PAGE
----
Synopsis As Introduced Creates the Lethal Violence Order of Protection Act. Provides that a petitioner may request an emergency lethal violence order of protection by filing an affidavit or verified pleading alleging that the respondent poses an immediate and present danger of causing personal injury to himself, herself, or another by having in his or her custody or control, owning, purchasing, possessing, or receiving a firearm. Provides that the petition shall also describe the type, and location of any firearm or firearms presently believed by the petitioner to be possessed or controlled by the respondent. Provides that the petitioner may be a family member of the respondent or a law enforcement officer, who files a petition alleging that the respondent poses a danger of causing personal injury to himself, herself, or another by having in his or her custody or control, owning, purchasing, possessing, or receiving a firearm. Establishes factors that the court must consider before issuing a lethal violence order of protection. Provides for the issuance of ex parte orders and one year orders. Provides that if the court issues the order the respondent must: (1) refrain from having in his or her custody or control, owning, purchasing, possessing, or receiving additional firearms for the duration of the order; and (2) turn over to the local law enforcement agency any firearm, Firearm Owner's Identification Card, or concealed carry license in his or her possession. Establishes factors for renewing and terminating lethal violence orders of protection. Amends the Firearm Owners Identification Card Act and the Firearm Concealed Carry Act to make conforming changes.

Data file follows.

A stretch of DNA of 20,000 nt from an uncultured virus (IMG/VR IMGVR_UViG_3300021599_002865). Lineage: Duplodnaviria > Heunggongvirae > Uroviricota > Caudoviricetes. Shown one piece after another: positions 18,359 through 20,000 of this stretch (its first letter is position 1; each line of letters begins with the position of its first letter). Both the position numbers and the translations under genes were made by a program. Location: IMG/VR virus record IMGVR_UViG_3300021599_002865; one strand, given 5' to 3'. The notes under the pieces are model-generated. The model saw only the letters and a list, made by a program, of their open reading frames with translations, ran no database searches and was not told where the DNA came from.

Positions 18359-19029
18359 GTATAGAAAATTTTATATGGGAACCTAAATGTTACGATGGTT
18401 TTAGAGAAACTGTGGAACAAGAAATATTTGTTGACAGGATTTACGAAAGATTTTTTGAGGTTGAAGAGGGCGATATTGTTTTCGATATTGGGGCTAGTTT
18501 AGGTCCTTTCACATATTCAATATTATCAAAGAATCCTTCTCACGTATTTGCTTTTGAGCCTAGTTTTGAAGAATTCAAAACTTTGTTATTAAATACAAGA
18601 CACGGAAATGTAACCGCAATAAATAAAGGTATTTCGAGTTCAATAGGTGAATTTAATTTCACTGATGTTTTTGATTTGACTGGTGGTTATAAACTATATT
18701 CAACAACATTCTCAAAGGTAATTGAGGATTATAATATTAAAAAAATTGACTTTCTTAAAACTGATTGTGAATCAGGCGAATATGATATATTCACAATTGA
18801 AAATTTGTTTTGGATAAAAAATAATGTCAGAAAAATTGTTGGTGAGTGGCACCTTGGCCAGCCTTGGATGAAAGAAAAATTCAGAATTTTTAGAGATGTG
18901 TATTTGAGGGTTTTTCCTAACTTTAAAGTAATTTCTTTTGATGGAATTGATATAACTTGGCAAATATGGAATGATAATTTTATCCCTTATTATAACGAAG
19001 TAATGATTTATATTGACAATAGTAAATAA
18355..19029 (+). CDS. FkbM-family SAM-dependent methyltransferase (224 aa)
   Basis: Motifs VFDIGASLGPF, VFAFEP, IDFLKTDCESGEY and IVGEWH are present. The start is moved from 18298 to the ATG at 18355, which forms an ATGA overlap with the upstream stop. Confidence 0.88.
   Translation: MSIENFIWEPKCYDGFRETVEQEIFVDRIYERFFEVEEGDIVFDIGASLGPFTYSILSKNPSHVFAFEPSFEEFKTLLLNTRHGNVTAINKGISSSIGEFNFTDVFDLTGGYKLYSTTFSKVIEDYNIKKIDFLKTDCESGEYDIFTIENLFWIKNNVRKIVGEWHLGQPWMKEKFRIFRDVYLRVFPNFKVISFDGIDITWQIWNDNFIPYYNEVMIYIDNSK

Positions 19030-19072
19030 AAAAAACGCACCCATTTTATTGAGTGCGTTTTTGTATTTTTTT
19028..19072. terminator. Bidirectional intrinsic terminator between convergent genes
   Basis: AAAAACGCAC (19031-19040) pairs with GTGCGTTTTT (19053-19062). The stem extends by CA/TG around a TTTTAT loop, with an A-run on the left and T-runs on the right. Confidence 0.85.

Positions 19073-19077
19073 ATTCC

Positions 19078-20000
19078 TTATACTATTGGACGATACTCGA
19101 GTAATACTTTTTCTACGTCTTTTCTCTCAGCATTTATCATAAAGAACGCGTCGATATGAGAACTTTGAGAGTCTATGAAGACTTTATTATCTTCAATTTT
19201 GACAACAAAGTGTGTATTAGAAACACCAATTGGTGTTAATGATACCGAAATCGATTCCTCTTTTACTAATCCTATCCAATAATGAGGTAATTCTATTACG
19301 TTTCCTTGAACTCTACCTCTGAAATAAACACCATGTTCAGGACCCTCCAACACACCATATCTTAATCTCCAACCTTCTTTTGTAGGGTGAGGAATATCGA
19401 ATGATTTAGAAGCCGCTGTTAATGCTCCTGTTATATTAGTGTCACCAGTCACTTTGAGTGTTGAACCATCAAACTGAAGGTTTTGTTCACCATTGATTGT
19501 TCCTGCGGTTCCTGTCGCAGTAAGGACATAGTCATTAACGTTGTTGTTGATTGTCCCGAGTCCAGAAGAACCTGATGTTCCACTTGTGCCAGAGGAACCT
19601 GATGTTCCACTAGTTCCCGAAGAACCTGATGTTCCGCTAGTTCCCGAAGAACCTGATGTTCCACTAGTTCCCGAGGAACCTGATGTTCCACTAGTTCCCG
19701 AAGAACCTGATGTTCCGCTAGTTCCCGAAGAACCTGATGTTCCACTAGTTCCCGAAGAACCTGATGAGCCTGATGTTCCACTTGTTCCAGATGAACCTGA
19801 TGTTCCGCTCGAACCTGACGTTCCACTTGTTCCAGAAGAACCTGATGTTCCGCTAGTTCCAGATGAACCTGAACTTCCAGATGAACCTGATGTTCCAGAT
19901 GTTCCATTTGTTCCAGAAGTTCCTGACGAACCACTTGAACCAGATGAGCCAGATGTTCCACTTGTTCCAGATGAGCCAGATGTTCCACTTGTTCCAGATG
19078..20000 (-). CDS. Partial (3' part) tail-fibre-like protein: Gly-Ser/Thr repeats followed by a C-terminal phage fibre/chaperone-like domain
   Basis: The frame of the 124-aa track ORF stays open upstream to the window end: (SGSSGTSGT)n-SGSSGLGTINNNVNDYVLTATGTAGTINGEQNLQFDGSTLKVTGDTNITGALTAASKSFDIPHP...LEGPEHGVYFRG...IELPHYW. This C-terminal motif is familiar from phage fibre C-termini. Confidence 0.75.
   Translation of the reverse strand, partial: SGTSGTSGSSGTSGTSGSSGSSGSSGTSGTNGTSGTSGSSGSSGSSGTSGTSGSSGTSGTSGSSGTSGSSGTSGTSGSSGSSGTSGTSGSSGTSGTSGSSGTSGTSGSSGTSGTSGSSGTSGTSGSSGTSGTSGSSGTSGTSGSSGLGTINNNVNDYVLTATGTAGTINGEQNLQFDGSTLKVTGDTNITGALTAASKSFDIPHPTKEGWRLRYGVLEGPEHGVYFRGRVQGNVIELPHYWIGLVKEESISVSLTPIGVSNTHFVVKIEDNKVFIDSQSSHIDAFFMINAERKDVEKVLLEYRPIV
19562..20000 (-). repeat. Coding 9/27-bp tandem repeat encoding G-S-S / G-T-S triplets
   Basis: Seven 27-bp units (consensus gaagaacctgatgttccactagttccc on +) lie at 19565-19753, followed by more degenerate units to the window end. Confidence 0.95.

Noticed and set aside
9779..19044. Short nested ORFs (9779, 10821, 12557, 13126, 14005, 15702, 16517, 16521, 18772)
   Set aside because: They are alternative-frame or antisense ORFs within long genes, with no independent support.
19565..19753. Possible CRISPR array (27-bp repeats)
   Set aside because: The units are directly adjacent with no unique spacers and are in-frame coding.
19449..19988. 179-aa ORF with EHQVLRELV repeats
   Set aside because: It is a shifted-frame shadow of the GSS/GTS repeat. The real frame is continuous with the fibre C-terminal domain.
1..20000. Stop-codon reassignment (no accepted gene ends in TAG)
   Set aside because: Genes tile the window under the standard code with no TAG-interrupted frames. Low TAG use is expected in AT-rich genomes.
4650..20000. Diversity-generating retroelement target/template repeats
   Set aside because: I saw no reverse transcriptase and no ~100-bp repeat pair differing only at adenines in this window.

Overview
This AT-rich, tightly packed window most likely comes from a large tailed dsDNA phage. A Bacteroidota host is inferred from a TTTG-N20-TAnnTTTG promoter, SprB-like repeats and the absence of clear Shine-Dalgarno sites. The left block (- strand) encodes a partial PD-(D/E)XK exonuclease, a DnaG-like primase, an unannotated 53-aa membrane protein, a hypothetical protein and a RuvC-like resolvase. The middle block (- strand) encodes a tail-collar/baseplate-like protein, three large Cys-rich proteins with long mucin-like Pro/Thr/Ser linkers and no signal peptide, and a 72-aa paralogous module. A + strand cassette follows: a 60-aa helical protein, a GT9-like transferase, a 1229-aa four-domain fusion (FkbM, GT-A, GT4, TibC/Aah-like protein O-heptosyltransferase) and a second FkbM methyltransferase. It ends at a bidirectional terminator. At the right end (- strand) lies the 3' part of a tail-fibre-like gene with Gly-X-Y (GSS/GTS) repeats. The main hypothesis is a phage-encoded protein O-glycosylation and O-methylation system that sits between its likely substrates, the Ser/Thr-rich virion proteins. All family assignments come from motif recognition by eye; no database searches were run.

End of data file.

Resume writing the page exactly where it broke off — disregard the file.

Fiscal Note (Admin Office of the Illinois Courts)
This legislation would have no fiscal impact on the State appropriation to the judicial branch. It is not possible to determine what fiscal impact, if any, the bill would have on local judicial budgets.
Fiscal Note (Illinois State Police)
The fiscal impact of this legislation is difficult to determine. Depending on the volume of Lethal Violence Orders of Protection additional Firearms Eligibility Analysts (FEAs) may be needed to process these orders and deny/revoke Firearm Owner's Identification (FOID) Cards and concealed carry licenses. The Illinois State Police currently processes approximately 930 FOID card revocations per month. The average cost for an FEA is $101,598 annually. Additionally, any identified need for FEAs will require an increase to the Department's authorized headcount.
State Mandates Fiscal Note (Dept. of Commerce & Economic Opportunity)